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Race car engine

RVP and Pressure Vapor

I’ll bet most of you know that fuel doesn’t burn unless it forms vapor.  For this reason, some fuel vapor formation is good.  If too little vapor forms – in other words, evaporates – your race engine won’t start.  If too much fuel evaporates, other problems such as vapor lock can occur.

In the world of fuel manufacturing and testing, the term “vapor pressure” is used quite a bit.  Vapor pressure simply refers to the pressure created in a closed chamber by fuel vapor at a given temperature.  Measuring vapor pressure allows us to quantify and compare a fuel’s tendency to form vapor.  Reid Vapor Pressure, or RVP, refers to a standardized laboratory test that measures vapor pressure at 100F.  ASTM International, formerly known as the American Society for Testing and Materials, has several test procedures which dictate protocol for standardized laboratory testing of fuel vapor pressure including RVP.

Higher RVP means the fuel forms more vapor… in other words, more fuel evaporates at 100F.  Obviously, a lower RVP indicates less fuel evaporates at 100F.  RVP is also one of the many fuel parameters covered by federal, state and local emissions regulations since changes in RVP correlate to changes in evaporative fuel emissions.

The RVP of pump gas in the US can range from about 6 to 15 psi and is adjusted seasonally and regionally and reflects both temperature and regulatory changes.  When and where temperatures dip, RVP is increased to promote better cold starts.  In the summer, pump gas has a lower RVP to stave off vapor lock, a problem that can arise when fuel gets too hot.

Now that you know that RVP is lowered to minimize heat-related problems, you can understand why most race fuels have a lower RVP for better heat resistance in hot racing engines.  Race fuel RVP values under 6 psi are common.

Not all racers want low RVP fuels, however.  Some, especially those in colder climates, may want a higher vapor pressure fuel, so they pay attention to RVP.  While this is a good first step, there is much more to it than RVP alone.  RVP does not tell the full story of fuel evaporation.

First, you need to understand that a fuel is made up of many different hydrocarbons.  Each of those individual hydrocarbons evaporate, or “boil”, at different temperatures. Simply put, they have different boiling points.  So a fuel will start to evaporate at a relatively low temperature as the lower boiling point hydrocarbons begin to evaporate; this is known as the Initial Boiling Point (IBP).  A fuel will finish evaporating at a much higher temperature when the higher boiling point hydrocarbons finally evaporate.  This is known as the Final Boiling Point (FBP), or the End Point.  A fuel’s boiling range covers the temperatures from IBP to FBP and the curve made by plotting all the data between IBP and FBP is often called a fuel’s boiling curve or, more commonly, distillation curve.  The lab test used to determining a fuel’s distillation curve from IBP to FBP and all the points in between is called - you guessed it - a distillation test.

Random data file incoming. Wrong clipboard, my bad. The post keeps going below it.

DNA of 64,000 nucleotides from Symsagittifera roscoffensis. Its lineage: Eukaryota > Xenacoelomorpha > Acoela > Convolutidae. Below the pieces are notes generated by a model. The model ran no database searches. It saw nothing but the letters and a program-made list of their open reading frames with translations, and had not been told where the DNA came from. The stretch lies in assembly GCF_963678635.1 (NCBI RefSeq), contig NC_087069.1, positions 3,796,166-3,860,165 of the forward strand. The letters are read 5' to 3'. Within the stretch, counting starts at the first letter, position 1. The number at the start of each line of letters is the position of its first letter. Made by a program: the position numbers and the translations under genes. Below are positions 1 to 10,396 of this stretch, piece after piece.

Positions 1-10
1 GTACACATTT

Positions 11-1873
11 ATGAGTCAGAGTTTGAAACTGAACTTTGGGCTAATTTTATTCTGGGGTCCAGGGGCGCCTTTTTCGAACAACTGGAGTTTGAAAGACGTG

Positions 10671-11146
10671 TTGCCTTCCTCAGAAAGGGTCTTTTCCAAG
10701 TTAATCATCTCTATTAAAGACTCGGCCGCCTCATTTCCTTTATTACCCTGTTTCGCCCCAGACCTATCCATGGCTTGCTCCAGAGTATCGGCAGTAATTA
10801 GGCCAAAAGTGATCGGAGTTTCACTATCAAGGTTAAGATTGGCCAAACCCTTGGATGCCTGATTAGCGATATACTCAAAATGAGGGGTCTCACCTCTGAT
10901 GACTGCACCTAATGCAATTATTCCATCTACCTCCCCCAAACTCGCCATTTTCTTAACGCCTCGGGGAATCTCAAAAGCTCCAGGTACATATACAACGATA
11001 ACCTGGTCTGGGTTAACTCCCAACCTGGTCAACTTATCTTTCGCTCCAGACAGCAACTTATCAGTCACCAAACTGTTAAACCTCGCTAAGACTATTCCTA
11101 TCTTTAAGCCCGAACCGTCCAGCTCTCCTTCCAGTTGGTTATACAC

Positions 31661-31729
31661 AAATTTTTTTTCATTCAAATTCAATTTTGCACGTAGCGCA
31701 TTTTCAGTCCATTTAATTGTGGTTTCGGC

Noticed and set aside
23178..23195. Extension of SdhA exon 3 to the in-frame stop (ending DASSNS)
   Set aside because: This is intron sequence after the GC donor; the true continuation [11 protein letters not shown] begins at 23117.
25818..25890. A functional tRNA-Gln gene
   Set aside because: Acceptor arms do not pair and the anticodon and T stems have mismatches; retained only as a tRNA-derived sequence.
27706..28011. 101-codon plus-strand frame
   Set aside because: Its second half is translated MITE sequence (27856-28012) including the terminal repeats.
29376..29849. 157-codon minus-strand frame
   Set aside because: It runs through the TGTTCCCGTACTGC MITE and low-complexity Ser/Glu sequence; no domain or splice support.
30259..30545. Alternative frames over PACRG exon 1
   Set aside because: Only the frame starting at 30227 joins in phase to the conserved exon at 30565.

Why do we mention IBPs and FBPs in a tech article about vapor pressure?  Well, that’s a good question.  Let’s see if we can provide an answer.

Pump gas properties vary quite a bit, so characterizing them is challenging, but let’s say they typically have boiling ranges of about 80F to 400F.  By design, most race fuels have a much narrower boiling range.  For example, Sunoco SR18 has a boiling range of about 100F to 220F.  So that means SR18 is just beginning to generate vapor right at 100F.  But, remember, the RVP test is performed at 100F… right at the IBP.  The result is that an insignificant shift in IBP can result in a major change in RVP.  While the RVP test might be OK for pump gas, it is often on the edge of the boiling range of a racing fuel… and sometimes outside the range.  This is why focusing on RVP can be misleading when we’re talking about racing fuels. The RVP test looks at only one temperature point, while the distillation test looks at ALL the temperature points – the entire distillation curve.

Bottom line is this:  you can’t represent a fuel’s evaporative characteristics with RVP alone.  It’s only one data point at one temperature, and for many racing fuels it’s outside the useful range. You’re much better off knowing the distillation curve, which represents a fuel’s entire boiling range.  This is why we share distillation curve data for each fuel on our website.  In addition to IBP and FBP, you’ll see distillation curve parameters identified as T10, T50, and T90.  The “T” means temperature and the number means percent.  For example:  T50 is the temperature where 50% of the fuel has evaporated per the distillation test, and so on.  Check out the distillation curve for SR18:

This was a long article, but so many racers requested a better understanding of RVP that we felt we owed them a better explanation.  As usual, if you need more info, or just want to chat about fuels, call us at 800-RACE-GAS or drop us a note in our Contact Us form.